Consumers won’t be aware that meat and poultry products have been treated with the spray, Zajac added. The Department of Agriculture will regulate the actual use of the product. The viruses are grown in a preparation of the bacteria they kill, and then purified.
Democrats’ dispute may fall on candidates
CHICAGO – The Democratic Party is moving to enforce its rules in the battle between states over who goes first in the presidential primaries, taking aim at candidates in case the states themselves won’t go along with the party’s rejuggled 2008 schedule.
Katrina aid debacle tied to race, class
INDIANAPOLIS – New Orleans Mayor Ray Nagin on Friday blamed racism and government bureaucracy for hamstringing his city’s ability to weather Hurricane Katrina and recover from the disaster that struck the Gulf Coast nearly a year ago.
While tens of billions of dollars in federal aid have flowed to Louisiana and other states devastated by Katrina, much of it has gone to developers and contractors, Nagin said.
Katrina dispersed 75 percent of New Orleans’ pre-hurricane population of about 460,000 people, and today it’s a city of about 250,000.
Katrina insurance ruling is latest blow
GULFPORT, Miss. – A federal judge ruled Tuesday that an insurance company’s policies do not cover damage from floodwaters or storm surge in a decision that could affect hundreds of upcoming cases related to property damage from Hurricane Katrina.
Bush signs law revamping pension rules
WASHINGTON – President Bush signed a broad overhaul of pension rules Thursday, giving millions of people a better chance of getting retirement benefits.
The law is not without its critics. Rep. Charles Rangel of New York, the top Democrat on the House Ways and Means Committee, said lawmakers may look back at the law as the “Trojan horse that brought the end of the defined benefit pension system.”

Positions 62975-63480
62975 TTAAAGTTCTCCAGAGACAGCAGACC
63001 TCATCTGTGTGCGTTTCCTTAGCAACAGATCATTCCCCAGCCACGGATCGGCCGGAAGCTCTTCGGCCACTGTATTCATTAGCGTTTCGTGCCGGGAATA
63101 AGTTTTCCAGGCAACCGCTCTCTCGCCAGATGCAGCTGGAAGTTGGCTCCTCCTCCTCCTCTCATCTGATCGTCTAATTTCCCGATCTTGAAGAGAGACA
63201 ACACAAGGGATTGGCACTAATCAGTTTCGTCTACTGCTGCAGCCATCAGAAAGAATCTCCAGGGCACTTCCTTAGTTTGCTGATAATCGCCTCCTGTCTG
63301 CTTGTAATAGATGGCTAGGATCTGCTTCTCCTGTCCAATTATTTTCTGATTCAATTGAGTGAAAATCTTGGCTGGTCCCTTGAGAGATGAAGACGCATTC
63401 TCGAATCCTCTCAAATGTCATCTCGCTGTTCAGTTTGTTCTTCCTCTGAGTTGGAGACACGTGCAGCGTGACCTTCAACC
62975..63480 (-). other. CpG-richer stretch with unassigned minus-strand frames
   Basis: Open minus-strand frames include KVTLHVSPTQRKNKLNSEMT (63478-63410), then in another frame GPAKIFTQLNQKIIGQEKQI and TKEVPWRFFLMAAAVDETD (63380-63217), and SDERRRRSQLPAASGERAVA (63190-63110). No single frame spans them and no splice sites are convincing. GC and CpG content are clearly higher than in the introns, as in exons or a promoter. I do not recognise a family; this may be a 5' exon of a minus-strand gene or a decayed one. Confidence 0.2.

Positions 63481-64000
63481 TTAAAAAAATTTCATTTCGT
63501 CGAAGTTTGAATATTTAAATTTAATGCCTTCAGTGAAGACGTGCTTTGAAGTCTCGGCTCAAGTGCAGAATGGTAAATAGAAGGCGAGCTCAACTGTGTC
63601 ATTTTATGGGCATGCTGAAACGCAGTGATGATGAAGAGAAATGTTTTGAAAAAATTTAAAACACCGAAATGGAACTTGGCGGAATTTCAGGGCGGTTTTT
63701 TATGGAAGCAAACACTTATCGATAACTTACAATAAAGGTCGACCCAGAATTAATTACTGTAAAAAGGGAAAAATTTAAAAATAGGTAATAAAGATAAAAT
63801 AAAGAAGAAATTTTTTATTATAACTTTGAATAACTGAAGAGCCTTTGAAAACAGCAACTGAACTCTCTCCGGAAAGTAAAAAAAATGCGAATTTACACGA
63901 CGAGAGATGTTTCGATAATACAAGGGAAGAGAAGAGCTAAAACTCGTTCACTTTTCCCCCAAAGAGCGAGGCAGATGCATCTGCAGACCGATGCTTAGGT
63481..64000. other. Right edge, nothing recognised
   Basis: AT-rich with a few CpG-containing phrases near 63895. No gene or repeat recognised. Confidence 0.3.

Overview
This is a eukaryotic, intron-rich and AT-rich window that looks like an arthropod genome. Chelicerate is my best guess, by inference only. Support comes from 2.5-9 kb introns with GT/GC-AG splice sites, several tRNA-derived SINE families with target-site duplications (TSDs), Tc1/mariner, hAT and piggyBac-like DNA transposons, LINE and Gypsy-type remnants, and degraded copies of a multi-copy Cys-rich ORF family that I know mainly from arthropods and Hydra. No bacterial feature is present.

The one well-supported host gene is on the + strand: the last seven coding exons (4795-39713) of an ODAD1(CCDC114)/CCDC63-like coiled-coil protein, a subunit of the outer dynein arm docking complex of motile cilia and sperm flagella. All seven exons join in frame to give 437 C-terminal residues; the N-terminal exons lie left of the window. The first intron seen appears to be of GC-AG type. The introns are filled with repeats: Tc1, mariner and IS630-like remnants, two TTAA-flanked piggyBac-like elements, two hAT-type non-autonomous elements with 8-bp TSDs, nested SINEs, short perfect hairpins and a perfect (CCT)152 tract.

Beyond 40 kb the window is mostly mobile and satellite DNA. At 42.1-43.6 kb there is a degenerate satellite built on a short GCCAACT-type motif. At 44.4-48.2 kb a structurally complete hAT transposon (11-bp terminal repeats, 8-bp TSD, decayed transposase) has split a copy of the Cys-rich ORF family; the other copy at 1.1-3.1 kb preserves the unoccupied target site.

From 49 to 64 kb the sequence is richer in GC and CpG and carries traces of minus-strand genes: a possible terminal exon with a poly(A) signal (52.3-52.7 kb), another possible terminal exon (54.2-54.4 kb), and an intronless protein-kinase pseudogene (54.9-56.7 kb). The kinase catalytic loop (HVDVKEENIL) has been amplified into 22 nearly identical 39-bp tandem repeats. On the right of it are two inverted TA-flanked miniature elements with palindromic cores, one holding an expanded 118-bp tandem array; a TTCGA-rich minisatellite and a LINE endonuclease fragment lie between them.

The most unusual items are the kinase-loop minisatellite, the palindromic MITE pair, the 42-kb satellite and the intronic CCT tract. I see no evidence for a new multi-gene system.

Against study’s data, TSA says X-raying shoes works
WASHINGTON – The government sought to assure airline travelers Tuesday that X-raying shoes at security checkpoints was a reliable way of detecting improvised bombs, a claim contradicted by a Department of Homeland Security study.
No more write-offs for junk
WASHINGTON – Donating an old toaster or television to a local charity won’t count as a tax deduction if it’s not in good condition.
Alaskan soldiers told to return to Iraq duty
WASHINGTON – About 300 Alaska-based soldiers sent home from Iraq just before their unit’s deployment was extended last month must now go back, the Army said Monday, setting up a wrenching departure for troops and families who thought their service there was finished.
The soldiers – all from the 172nd Stryker Brigade – are among the close to 380 troops who had gone home to Fort Wainwright and to Fort Richardson when Defense Secretary Donald H. Rumsfeld ordered the unit to serve four more months. The remaining 80 will not have to return to Iraq.
The 300 soldiers recalled from Alaska on Monday got to spend between three and five weeks at home and will head back to Iraq in the next week or so. Most of the brigade is expected to leave Iraq by the end of the year, although Army spokesman Paul Boyce said Monday there are no assurances the unit’s stay will not be extended again.